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Reverse mortgages are HUD’s new innovation for older home owners. Although the program has been in existence for many years, it is only recently that revisions to the program have made it possible for numerous lenders nationwide to begin offering the program. As with many new government programs, the potential for fraud is always present. The Almanac investigates reverse mortgage scams.
WASHINGTON, DC-The Department of Housing and Urban Development (HUD) issued a directive March 17 to prevent senior citizens from being charged thousands of dollars each for information about HUD’s re-verse mortgage program, Secretary Andrew Cuomo announced. Mr. Cuomo said HUD provides access to the same type of information on reverse mortgages free of charge through an information line: (888) 466-3487.
HUD directed lenders that issue mortgages insured by the Federal Housing Administra-tion (FHA) to stop doing business with companies that charge the large fees for providing information on HUD’s reverse mortgage program. The HUD directive will go to the 8,000 FHA-approved lenders around the nation from Assistant Secretary for Housing Nicolas P. Retsinas.
Mr. Cuomo said HUD is conducting its own investigation of firms charging large fees for HUD reverse mortgage information and is asking the Federal Trade Commission to also investigate the firms, which bill themselves as “estate planning services.” He said HUD will share information it gathers with the FTC, Federal Reserve, State Attorneys General and local law enforcement officials, and ask their cooperation in gathering evidence to determine which companies have violated any laws or regulations so they can be prosecuted.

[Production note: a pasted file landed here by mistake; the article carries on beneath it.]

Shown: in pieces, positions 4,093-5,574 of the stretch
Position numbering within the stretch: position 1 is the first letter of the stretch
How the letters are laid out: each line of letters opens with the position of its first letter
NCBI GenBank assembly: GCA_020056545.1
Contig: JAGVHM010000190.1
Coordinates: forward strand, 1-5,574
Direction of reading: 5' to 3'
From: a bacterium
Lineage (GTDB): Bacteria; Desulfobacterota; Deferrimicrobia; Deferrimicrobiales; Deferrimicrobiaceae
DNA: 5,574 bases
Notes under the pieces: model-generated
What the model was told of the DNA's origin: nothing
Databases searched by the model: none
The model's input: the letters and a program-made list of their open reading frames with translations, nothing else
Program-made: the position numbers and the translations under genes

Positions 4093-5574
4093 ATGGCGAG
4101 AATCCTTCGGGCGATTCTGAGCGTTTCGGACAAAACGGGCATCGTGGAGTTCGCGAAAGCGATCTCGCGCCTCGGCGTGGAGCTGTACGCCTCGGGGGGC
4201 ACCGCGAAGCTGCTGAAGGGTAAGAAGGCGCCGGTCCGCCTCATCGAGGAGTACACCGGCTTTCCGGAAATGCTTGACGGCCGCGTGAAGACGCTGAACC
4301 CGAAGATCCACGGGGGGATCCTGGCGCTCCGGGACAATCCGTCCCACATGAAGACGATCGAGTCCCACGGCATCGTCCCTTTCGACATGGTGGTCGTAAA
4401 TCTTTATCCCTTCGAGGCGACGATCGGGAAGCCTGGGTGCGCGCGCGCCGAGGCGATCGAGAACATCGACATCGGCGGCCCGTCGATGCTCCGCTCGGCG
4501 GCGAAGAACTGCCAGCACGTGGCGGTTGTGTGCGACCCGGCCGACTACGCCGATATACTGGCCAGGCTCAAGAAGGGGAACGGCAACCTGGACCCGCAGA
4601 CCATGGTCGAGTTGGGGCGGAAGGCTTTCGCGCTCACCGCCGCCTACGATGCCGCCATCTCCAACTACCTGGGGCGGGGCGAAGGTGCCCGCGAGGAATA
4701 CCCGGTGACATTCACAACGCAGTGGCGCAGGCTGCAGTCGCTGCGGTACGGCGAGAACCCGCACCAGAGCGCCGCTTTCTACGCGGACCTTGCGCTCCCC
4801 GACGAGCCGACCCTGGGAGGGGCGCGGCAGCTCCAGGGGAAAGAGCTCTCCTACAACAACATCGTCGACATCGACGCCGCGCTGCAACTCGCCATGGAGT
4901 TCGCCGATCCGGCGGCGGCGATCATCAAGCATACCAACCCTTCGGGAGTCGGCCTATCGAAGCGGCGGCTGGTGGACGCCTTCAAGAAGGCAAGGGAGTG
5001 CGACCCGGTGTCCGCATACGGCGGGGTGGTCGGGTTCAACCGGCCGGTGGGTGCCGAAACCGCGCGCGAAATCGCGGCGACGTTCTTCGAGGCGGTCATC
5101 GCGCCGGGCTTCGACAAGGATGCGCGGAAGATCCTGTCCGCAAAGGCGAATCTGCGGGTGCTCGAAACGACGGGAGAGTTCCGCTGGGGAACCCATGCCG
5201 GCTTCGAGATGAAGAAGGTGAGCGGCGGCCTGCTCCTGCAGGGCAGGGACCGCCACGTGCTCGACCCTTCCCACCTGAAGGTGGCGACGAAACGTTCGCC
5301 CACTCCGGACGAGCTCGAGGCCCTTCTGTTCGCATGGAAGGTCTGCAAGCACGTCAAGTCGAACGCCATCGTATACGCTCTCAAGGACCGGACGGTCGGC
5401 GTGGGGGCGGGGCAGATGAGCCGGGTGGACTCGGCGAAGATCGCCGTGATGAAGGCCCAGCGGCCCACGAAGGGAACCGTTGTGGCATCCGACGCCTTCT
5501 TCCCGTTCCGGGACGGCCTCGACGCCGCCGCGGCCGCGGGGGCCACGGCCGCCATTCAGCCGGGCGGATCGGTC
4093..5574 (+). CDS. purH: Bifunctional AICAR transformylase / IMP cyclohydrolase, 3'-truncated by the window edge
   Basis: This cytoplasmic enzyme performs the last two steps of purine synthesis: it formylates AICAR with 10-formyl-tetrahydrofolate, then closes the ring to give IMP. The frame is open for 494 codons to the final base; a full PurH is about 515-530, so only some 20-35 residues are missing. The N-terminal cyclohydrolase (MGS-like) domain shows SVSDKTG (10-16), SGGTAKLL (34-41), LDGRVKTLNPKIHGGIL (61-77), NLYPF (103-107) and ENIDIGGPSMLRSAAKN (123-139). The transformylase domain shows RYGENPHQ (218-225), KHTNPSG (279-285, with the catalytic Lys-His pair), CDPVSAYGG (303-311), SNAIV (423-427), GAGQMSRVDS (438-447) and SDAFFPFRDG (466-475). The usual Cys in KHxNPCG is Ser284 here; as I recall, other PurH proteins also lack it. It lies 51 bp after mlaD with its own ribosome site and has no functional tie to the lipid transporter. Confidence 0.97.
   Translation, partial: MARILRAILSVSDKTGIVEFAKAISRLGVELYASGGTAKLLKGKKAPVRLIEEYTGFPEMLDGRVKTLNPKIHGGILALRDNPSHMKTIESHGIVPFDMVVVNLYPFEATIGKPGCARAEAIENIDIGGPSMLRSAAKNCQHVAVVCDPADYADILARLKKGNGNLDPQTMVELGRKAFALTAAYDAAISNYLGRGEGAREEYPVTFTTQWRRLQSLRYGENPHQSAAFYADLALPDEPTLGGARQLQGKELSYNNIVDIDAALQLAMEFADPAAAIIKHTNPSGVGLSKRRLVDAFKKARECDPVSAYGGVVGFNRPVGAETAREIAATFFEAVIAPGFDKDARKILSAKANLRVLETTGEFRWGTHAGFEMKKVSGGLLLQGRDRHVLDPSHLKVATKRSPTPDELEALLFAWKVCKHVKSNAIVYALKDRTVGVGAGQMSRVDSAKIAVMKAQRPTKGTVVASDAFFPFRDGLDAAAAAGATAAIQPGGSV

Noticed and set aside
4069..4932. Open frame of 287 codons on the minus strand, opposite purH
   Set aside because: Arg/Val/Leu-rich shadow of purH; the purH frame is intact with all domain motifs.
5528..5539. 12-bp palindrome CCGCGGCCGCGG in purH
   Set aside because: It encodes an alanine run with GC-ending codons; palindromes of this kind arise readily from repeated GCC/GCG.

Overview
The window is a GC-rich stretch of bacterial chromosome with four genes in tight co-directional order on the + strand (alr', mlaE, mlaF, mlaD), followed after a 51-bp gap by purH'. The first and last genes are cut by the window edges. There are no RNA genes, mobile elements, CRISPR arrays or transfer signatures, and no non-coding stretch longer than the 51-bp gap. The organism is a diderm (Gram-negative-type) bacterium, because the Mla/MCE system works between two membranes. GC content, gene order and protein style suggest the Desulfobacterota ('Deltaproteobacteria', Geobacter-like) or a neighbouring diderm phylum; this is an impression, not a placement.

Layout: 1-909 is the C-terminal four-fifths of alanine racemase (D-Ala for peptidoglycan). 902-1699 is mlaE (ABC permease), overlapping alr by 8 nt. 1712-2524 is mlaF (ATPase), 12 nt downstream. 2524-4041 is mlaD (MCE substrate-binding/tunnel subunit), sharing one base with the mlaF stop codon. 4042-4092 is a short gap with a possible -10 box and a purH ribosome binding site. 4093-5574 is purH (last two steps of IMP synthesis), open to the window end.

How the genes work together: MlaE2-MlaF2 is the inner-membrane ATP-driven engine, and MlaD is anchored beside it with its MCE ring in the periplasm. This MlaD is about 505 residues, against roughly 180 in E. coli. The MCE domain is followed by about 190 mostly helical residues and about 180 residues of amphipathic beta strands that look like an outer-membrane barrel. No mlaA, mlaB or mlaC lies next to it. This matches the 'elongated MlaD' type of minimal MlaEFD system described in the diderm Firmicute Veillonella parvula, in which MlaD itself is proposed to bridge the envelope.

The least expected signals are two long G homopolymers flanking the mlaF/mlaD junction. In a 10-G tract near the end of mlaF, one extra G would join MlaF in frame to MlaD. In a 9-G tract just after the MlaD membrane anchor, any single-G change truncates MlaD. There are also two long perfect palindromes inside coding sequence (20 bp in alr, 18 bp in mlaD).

“We will not allow scam artists to use our reverse mortgage program to victimize senior citizens,” Mr. Cuomo said. “No one needs these services to get a reverse mortgage. HUD gives people the name and phone number of a nearby HUD-approved non-profit housing counseling agency at no charge. The counseling agency gives callers information about our program and tells them how to contact at least three participating lenders.”
Many older Americans signing contracts with the companies charging the large fees are reportedly unaware that the firms charge a fee of 6 to 10 percent of the total amount borrowed through a reverse mortgage, Cuomo said. This works out to a fee of $3,000 to $5,000 on a $50,000 reverse mortgage, and $6,000 to $10,000 on a $100,000 reverse mortgage, for information available free of charge from HUD.
The American Association of Retired Persons (AARP) has supported HUD’s actions. “For 10 years, AARP has worked closely with a bipartisan group of members in Congress, industry leaders, and with HUD to ensure that consumers are protected against potential fraud and financial exploitation,” said Martin A. Corry, AARP Director of Federal Affairs. “AARP applauds HUD’s prompt actions to investigate this problem and their attempts to prevent such abuses.”
“By barring FHA lenders from dealing with companies that charge huge fees to act as unneeded middlemen for HUD’s reverse mortgage loans, we will make it impossible for these companies to continue taking advantage of older Americans,” Mr. Cuomo said. The HUD Secretary said people who want to report complaints about firms charging high fees for reverse mortgage information can also call HUD toll free at (888) 466-3487. In addition, anyone can get the entire list of HUD-approved housing counseling agencies on the World Wide Web through HUD’s home page at http://www.HUD.gov or http://www.aspensys.com/hcc.